Isaiah 6:9; Matthew 13:10-13; Mark 4:10-12, 33; Luke 8:10
The disciples came to him and asked, "Why do you speak to the people in parables?" He replied, "Because the knowledge of the secrets of the kingdom of heaven has been given to you, but not to them. Whoever has will be given more, and they will have an abundance. Whoever does not have, even what they have will be taken from them. This is why I speak to them in parables: "Though seeing, they do not see; though hearing, they do not hear or understand. Matthew 13:10-13
Jesus conceals truth for us, not 'from' us!
There are two main conceptions in what and why Jesus uses parables in edifying and instructing us. One, He uses simple everyday illustrations, allegories, stories, and word pictures that He pointed to, showcasing an illustration that people could understand and relate to. Second, in the illustration dwells a layered meaning-like an onion, if you will--that has a depth to it. His main reason? People, for the most part, are 'concrete' thinkers. We tend to look to the simplest, easiest meaning to mentally digest solution and rarely seek a deeper meaning or application. However, to grow in faith, we need to grow beyond ourselves, our perception, and our assumptions in order to grasp the true Truths Christ has for us. Thus, for us to grow in faith and character, we must ponder what and how we can get there--by seeking the deeper meaning and application. We must begin seeking, what is Jesus saying here, what is He saying to me? These truths can be had when one is ready. A parable's more profound meaning can be hidden from those who would not comprehend, who were not ready to make that truth real and relevant in one's life. The truth can be hidden from those who refuse to grow beyond what their fears and pride will allow. Yet, Jesus gives us the ability to peel the layers off as we realize and internalize them. Once we have learned one level, we have the maturity to move to the next. This is not Gnosticism; rather, this is maturity in the evolution of our faith development.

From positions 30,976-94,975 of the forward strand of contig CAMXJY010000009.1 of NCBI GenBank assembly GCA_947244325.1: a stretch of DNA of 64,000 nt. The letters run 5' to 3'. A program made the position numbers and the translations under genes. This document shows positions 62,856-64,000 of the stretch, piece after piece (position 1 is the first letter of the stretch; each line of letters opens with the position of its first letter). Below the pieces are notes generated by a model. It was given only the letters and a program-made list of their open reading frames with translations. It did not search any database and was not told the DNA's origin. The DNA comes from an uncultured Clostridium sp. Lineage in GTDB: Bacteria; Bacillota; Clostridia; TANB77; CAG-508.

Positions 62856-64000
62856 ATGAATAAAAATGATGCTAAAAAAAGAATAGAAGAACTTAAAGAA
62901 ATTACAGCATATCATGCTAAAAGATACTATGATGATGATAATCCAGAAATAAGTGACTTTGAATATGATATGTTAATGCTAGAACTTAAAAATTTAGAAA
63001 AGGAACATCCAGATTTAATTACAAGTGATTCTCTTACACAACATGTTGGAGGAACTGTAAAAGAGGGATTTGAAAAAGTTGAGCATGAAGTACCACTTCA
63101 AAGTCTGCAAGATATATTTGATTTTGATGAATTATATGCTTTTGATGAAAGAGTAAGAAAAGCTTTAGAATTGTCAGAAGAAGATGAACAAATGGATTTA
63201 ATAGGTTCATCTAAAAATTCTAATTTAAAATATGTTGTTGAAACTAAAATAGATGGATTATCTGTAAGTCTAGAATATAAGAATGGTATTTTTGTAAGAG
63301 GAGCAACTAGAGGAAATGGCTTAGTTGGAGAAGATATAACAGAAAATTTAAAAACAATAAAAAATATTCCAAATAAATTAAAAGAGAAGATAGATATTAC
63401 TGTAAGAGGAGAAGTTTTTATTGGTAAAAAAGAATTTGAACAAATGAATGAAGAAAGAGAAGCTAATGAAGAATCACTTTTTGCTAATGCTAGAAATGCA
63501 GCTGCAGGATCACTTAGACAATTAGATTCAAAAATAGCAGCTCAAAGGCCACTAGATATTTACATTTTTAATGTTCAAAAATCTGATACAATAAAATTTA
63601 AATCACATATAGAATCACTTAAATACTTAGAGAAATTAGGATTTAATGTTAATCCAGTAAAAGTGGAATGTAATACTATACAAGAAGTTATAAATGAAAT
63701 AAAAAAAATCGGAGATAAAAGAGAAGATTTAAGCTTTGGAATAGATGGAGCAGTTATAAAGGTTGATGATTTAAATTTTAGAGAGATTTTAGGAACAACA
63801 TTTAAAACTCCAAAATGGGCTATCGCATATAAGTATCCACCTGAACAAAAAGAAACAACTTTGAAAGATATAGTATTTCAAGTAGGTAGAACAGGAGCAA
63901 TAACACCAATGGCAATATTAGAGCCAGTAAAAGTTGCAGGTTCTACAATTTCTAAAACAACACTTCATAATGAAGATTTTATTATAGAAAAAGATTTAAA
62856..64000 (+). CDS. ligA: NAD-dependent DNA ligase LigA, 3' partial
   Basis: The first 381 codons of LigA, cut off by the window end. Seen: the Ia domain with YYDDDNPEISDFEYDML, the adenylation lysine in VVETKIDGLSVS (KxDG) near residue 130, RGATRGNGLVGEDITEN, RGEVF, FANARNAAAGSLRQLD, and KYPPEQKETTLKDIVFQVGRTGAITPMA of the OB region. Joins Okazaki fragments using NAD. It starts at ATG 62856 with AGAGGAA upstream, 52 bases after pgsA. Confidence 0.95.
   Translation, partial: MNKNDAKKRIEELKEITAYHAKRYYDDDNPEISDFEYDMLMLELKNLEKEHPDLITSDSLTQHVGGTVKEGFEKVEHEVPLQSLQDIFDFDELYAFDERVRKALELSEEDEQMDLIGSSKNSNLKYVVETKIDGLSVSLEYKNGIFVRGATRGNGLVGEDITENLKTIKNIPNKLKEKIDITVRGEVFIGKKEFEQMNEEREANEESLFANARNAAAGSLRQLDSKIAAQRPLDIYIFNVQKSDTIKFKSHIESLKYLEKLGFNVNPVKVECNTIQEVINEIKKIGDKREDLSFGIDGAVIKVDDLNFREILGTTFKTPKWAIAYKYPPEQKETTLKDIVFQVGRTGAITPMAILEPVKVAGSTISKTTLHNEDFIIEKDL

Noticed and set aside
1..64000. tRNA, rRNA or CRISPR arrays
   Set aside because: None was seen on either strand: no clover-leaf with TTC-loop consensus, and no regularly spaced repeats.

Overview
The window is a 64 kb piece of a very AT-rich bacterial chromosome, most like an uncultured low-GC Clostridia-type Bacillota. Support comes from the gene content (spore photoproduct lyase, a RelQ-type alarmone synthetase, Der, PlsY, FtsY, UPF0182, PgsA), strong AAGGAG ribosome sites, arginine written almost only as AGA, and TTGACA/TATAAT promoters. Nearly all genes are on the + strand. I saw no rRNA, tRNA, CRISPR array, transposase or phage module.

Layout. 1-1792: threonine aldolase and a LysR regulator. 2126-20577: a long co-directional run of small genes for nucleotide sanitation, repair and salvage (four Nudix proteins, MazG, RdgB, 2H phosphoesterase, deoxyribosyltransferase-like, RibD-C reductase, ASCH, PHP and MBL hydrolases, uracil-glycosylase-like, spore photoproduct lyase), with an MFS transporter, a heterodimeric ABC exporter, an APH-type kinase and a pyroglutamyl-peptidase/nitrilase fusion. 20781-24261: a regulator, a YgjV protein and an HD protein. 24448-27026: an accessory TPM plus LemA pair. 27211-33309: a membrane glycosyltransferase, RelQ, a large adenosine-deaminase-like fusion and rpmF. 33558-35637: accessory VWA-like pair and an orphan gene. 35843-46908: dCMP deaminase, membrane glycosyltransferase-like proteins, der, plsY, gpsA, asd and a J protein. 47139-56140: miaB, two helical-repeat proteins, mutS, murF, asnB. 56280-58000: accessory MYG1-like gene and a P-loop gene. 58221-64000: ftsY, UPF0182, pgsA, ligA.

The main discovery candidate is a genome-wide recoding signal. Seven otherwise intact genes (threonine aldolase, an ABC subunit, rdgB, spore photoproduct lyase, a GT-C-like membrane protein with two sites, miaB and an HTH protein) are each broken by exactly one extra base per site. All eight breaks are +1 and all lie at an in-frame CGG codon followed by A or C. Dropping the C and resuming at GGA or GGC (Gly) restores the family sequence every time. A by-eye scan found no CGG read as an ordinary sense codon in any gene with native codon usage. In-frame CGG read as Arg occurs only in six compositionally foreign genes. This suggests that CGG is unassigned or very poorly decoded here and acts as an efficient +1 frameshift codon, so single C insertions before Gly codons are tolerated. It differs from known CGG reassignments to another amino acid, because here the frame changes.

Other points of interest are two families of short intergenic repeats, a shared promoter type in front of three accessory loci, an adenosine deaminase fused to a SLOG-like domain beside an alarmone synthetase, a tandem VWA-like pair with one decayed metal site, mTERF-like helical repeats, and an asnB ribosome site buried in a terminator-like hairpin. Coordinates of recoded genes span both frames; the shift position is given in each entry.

Christianity is a journey of our faith development as we encounter more of Christ through our learning and discoveries from His Word. We can also discover from our discipleship in Him. We grow in our knowledge and faith but we are not always ready for the deeper truths until we understand the basics and foundations. There are many truths and precepts in God's Word to be discovered and applied into our lives and churches. I have been deeply studying God's Word for over 30 years, and I find something new every day. This does not mean that the Word is new, nor does it mean that something has "just appeared" or that I change the meaning to fit my current view. Instead, my new discoveries or rediscoveries come from deeper thinking upon the precept, and this comes only as I grow in faith and understanding the Word in a more profound manner. Why is this? Sometimes, we are not ready for the Truths, and, as we grow, we discover more. We are able to discover and rediscover and better understand; we are better able to apply what He has for us and our church. So, Jesus teaches us in a way that illustrates a point that will showcase a more profound point when we are ready for it.
What is a Parable?